By Matt Micucci
A series of events throughout January and the start of February hosted by Ethan Iverson at the newly re-opened National Jazz Museum in Harlem.
The Harlem Stride was a jazz piano style that was developed in large cities of the East Coast, during the twenties and thirties. It is regarded as the first step beyond ragtime that brought improvisation and rhythmic excitement to the living rooms, nightclubs and bance halls and Harlem.
In the stride, the left hand characteristically played a four-beat pulse with a single bass note, octave, seventh or tenth interval on the first and third beats, and a chord on the second and fourth beats. Occasionally this pattern was reversed by placing the chord on the downbeat and bass note or notes on the upbeat.
This gave stride players left hand the ability to leap greater distances on the keyboard, and play in a wider range of tempos, with greater emphasis on improvisation.
The National Museum in Harlem will celebrate its re-opening with a landmark series that pays homage to the harlem stride throughout the month of January and the start of February.
Hosted by pianist Ethan Iverson, best known as one-third of the postmodern jazz trio The Bad Plus, is a jazz historian as well as a big fan of stride piano. For this intimate series, Iverson will discuss the history of stride, play recordings, and demonstrate at the keyboard.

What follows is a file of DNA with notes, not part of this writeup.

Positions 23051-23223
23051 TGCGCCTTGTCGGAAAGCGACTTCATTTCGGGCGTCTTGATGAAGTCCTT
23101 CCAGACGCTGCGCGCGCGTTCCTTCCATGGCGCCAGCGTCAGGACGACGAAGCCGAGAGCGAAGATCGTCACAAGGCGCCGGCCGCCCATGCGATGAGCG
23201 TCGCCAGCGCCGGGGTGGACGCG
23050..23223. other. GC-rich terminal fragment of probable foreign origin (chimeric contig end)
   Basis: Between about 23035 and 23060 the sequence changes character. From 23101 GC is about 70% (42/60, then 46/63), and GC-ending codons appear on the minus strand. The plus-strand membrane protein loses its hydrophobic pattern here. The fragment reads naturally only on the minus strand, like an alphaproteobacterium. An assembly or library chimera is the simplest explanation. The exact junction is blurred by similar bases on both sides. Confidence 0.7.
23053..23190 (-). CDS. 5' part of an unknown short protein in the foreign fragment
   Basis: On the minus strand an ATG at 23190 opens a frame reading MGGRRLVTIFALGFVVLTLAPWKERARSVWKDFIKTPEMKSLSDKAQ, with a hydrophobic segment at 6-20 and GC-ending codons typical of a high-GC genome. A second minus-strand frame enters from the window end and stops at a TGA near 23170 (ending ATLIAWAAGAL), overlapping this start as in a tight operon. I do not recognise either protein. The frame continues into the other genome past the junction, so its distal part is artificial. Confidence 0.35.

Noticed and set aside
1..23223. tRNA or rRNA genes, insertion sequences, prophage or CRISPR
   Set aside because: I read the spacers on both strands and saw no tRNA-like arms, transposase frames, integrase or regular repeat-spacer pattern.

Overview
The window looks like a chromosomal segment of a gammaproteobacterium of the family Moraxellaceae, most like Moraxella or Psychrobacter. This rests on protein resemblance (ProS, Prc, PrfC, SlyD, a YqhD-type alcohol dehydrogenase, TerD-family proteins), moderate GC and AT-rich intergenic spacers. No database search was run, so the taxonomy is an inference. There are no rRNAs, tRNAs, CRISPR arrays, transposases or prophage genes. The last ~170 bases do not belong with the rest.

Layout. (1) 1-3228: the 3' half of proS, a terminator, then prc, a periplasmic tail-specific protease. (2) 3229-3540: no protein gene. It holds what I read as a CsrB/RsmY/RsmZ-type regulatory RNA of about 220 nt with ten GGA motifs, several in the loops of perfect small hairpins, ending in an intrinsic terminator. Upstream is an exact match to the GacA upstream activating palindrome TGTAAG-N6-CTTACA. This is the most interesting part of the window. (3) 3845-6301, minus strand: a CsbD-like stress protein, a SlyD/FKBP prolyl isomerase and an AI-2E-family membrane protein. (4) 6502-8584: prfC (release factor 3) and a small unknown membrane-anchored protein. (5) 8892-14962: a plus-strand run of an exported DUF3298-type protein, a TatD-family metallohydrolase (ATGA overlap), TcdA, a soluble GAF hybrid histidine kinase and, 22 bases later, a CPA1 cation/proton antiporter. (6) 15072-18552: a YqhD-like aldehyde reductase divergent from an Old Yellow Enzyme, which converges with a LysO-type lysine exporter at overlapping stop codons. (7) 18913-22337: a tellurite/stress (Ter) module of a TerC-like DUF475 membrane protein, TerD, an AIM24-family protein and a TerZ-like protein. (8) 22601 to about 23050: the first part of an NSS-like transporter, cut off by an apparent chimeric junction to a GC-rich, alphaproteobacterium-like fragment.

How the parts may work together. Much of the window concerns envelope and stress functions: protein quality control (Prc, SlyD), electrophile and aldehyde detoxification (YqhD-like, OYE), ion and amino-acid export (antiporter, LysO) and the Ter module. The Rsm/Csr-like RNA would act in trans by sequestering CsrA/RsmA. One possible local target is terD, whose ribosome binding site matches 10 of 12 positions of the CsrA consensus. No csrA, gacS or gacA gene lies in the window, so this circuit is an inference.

On January 12, the theme will be “Classical Excellent”, and examines the different influences and the people who brought stride to its first apotheosis.
On January 19, the session will be entitled “Jazz Piano”, and willbe a quick leap from early stride to the greats of the swing era, where there was more improvisation and greater harmonic flexibility, but the “oom-pah” from the southpaw remained constant.
On January 26, the session will be called “You’ve Got to Be Modernistic”. It will be about the time when the bebop era began. It was almost a rout: The pianist seemingly had to abandon any stride tendencies in favor of a less left hand-dominated style. Still, some musicians found a way to be avant-garde while being traditional.
The final session will then take place on February 2, and will be entitled “Carolina Shout(s) 2016”. On this occasion, Iverson and a team of ivory-ticklers will all attempt the same famous James P. Johnson work. Hopefully the atmosphere will be more collegial than competitive, but no promises. The musicians will also discuss why working on stride today remains relevant.